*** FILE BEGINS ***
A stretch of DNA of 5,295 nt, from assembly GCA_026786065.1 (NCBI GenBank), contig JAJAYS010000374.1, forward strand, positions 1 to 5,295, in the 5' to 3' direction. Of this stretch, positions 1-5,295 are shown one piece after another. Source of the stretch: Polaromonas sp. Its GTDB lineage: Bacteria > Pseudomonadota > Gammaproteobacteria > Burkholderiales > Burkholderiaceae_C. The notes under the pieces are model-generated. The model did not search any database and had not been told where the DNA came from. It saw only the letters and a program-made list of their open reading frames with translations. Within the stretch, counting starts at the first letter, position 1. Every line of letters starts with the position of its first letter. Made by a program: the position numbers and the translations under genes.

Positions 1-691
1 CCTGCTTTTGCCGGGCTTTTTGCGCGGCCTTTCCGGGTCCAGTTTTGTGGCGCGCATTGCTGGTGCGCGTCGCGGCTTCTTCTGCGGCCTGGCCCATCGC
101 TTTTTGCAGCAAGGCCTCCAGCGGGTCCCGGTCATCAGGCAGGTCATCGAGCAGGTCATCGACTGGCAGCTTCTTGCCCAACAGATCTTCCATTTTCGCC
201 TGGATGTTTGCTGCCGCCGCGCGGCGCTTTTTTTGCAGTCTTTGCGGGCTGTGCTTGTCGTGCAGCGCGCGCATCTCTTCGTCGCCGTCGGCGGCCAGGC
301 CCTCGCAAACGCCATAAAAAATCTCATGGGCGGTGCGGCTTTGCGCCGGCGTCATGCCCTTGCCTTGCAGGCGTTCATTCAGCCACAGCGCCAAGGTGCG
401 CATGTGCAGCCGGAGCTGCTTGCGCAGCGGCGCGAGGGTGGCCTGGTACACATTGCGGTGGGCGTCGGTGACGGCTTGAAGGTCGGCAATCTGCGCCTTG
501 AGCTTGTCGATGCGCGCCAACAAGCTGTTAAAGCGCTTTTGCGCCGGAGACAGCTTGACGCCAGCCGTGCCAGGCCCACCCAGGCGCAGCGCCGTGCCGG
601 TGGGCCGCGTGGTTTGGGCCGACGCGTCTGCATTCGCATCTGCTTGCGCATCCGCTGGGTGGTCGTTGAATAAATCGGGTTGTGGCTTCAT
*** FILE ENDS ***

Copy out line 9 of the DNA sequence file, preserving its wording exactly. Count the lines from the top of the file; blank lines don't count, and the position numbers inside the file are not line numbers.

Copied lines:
601 TGGGCCGCGTGGTTTGGGCCGACGCGTCTGCATTCGCATCTGCTTGCGCATCCGCTGGGTGGTCGTTGAATAAATCGGGTTGTGGCTTCAT